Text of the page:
Show Posts

This section allows you to view all posts made by this member. Note that you can only see posts made in areas you currently have access to.


Messages - Pengyun Li

Pages: 1 [2]
16
Thanksgiving Bonus / Re: Thanksgiving bonus 1
« on: October 05, 2018, 08:52:24 PM »
We want to find a second order equation with the fundamental system of solutions $\{y_1(x),y_2(x)\} = \{\frac{1}{x+1}, \frac{1}{x-1}\}$.

Then $y_1=\frac{1}{x+1}, y_2=\frac{1}{x-1}$.

$\implies$ $W(y,y_1,y_2) = W(y, \frac{1}{x+1},\frac{1}{x-1})$ = $\left|\begin{matrix}y & \frac{1}{x+1} & \frac{1}{x-1}\\ y' &-\frac{1}{(x+1)^2} &-\frac{1}{(x-1)^2}\\ y'' &\frac{2x}{(x+1)^4}& \frac{2x}{(x-1)^4} \end{matrix}\right|= 0.$

$\implies$ Solve the determinant : $y\  \left|\begin{matrix} -\frac{1}{(x+1)^2} & -\frac{1}{(x-1)^2}\\ \frac{2x}{(x+1)^4} &\frac{2x}{(x-1)^4}\end{matrix}\right| - y^{'}\ \left|\begin{matrix} \frac{1}{x+1} & \frac{1}{x-1}\\ \frac{2x}{(x+1)^4} &\frac{2x}{(x-1)^4}\end{matrix}\right| + y^{''}\ \left|\begin{matrix} \frac{1}{x+1} & \frac{1}{x-1}\\ -\frac{1}{(x+1)^2} &-\frac{1}{(x-1)^2}\end{matrix}\right|$

                                         = $y\ (-\frac{8x^2}{(x+1)^4(x-1)^4}) - y^{'}\frac{12x^3+4x}{(x+1)^4(x-1)^4} + y^{''}\frac{-2}{(x+1)^2(x-1)^2} = 0$

Wrong second derivatives!

 Then we multiply both sides with $(x-1)^4(x+1)^4$ to get:


$y(-8x^2) - y^{'}(12x^3+4x) + y^{''}(-2x^4+4x^2-2) = 0$


our final equation is: $(-x^4+2x^2-1)y^{''}-(6x^3+2x)y^{'}+(-4x^2)y = 0$.

17
Quiz-2 / Re: Q2 TUT 0401 and TUT 0601
« on: October 05, 2018, 06:14:52 PM »
(x2y3)+x(1+y2)y'= 0

Let M = x2y3, N = x(1+y2)

My = $\frac{d(M)}{dy}$ = 3x2y2

Nx = $\frac{d(N)}{dx}$ = 1+y2

Since My ≠ Nx, hence not exact, and thus we need to use the integrating factor μ = 1/(xy3)

Multiply μ on both sides of the original equation,

1/(xy3)x2y3 + 1/(xy3)x(1+y2)y' = 0

Now let M' = 1/(xy3)x2y3 = x,

N' = 1/(xy3)x(1+y2) = y-3 + y-1,

M'y = $\frac{d(M')}{dy}$ = 0,

N'x = $\frac{d(N')}{dx}$ = 0,

M'y = N'x, hence exact now.

There exist φ(x,y) s.t. φx = M', φy = N'

φ(x,y) = ∫M'dx =$\frac{1}{2}$x2 + h(y)

φy = h'(y) = N' = y-3 + y-1

Thus h'(y) = y-3 + y-1, h(y) = -$\frac{1}{2}$y-2 + ln|y| + C

Therefore, φ(x,y) =$\frac{1}{2}$x2 -$\frac{1}{2}$y-2 + ln|y|= C



18
Quiz-2 / Re: Q2 TUT 0201
« on: October 05, 2018, 05:54:21 PM »
(x+2)sin(y) + xcos(y)y' = 0

Let M = (x+2)sin(y), N = xcos(y)

My = $\frac{d((x+2)sin(y))}{dy}$ = (x+2)cos(y)

Nx = $\frac{d(xcos(y))}{dx}$ = cos(y)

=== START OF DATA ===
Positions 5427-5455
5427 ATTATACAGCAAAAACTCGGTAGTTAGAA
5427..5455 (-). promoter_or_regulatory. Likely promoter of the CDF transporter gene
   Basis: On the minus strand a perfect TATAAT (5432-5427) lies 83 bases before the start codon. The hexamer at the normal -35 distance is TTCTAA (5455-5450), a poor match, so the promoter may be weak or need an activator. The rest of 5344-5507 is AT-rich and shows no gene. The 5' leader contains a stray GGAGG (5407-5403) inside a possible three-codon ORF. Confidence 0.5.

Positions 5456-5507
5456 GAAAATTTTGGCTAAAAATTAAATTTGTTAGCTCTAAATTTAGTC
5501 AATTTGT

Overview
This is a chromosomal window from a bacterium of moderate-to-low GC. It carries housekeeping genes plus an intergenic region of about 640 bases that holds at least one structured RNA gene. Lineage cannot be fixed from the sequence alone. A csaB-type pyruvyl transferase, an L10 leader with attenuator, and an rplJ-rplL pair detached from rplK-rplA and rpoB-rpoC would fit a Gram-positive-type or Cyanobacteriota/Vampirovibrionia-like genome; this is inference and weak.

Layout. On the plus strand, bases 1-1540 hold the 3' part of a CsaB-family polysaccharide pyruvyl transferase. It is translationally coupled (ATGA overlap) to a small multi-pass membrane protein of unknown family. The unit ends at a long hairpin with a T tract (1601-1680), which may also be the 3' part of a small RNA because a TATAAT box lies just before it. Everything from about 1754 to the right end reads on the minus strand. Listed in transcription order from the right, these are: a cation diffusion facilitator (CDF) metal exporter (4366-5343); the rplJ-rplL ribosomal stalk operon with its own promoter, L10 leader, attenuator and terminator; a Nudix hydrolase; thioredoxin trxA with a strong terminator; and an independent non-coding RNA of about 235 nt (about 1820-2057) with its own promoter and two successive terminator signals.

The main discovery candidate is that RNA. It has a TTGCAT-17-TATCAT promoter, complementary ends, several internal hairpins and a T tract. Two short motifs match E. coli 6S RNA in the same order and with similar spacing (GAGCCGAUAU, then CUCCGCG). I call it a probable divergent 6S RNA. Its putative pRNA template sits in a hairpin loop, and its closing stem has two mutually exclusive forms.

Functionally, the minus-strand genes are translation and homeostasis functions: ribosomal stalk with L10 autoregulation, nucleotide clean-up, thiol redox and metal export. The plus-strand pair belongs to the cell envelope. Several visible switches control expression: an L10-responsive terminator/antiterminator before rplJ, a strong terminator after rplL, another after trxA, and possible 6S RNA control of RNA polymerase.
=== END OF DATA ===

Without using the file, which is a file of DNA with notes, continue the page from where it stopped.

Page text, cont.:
Since My ≠ Nx, hence not exact, and thus  we need to find the integrating factor.

Let $\frac{My - Nx}{N}$. we can derive $\frac{(x+2)cos(y)-cos(y)}{cos(y)}$ = $\frac{x+1}{x}$, which is a function of x only.

μ = e∫$\frac{x+1}{x}$dx = xex, which is the integrating factor.

Multiply μ on both sides of the original equation,

xex(x+2)sin(y) + x2cos(y)exy' = 0

Now let M' = xex(x+2)sin(y), N' = x2cos(y)ex,

M'y = $\frac{d(M')}{dy}$ = (x+2)xexcos(y),

N'x = $\frac{d(N')}{dx}$ = (x+2)xexcos(y),

M'y = N'x, hence exact now.

There exist φ(x,y) s.t. φx = M', φy = N'

φ(x,y) = ∫M'dx =x2exsin(y) + h(y)

φy = φ'(x,y) = x2excos(y)+h'(y) = N'

x2excos(y) + h'(y) = x2excos(y)

Thus h'(y)=0, h(y) is a constant.

Therefore, φ(x,y) = x2exsin(y) = C






19
Let's see the equation first: (3x+6/y) + (x2/y +3y/x)dy/dx = 0.

Set M = 3x+6/y and N = x2/y +3y/x,
Then differentiate M w.r.t y and differentiate N w.r.t x, and then we derive that:
My= -6/(y2) and Nx = 2x/y - 3y/x2,
since My doesn't equal to Nx, then it is not exact.
Then we need to consider about the non-exact method.

However, note that:
(My-Nx)/N is not only a function of x, and (My-Nx)/M is not only a function of y.
Therefore we cannot use the normal method, so we have to use the formula:
(Nx - My)/(xM - yN) = R, where R = R(xy) depends on the quantity xy only (if you did not get it, then there must be something wrong, as if it is only function of x or only function of y, we would not need to use this method in the first place), then the differential equation had an integrating factor of the form μ(xy).

R = (Nx - My)/(xM - yN)
   = (2x/y - 3y/x2 + 6/y2) / (3x2 + 6x/y - x2 - 3y2/x)
   = 1/(xy)

Let t = xy, so R = 1/(xy) = (1/t)

μ(xy) = e(∫1/t dt) = e(lnt) = t = xy

Multiply μ(xy) on both sides of (3x+6/y) + (x2/y +3y/x)dy/dx = 0.

Then we derive that (3x2y+ 6x) + (x3 + 3y2) dy/dx = 0.

Set M = 3(x2)y+ 6x and N = x3 + 3y2,
Similarly, after differentiation, we can get that:
My = 3x2 = Nx, which is exact now!

So we can use the exact method.

There exists φ(x,y) s.t. φx = M, φy = N
Hence, φ = ∫M dx = ∫3x2y + 6x dx = yx3 + 3x2 + h(y)
(I write h(y) as it acts like a constant after we integrate w.r.t x only)
Therefore φy = x3 + h'(y) = x3 + 3y2
hence h'(y) = 3y2, h(y) = y3 + c

Therefore, φ = yx3 + 3x2 + y3 = c

Hope it helps :)






20
MAT244--Lectures & Home Assignments / Re: Problem 10 in ex 2.1
« on: October 01, 2018, 11:06:04 AM »
Hi! I have attached the detailed answer in the image. Hope it helps :)

Pages: 1 [2]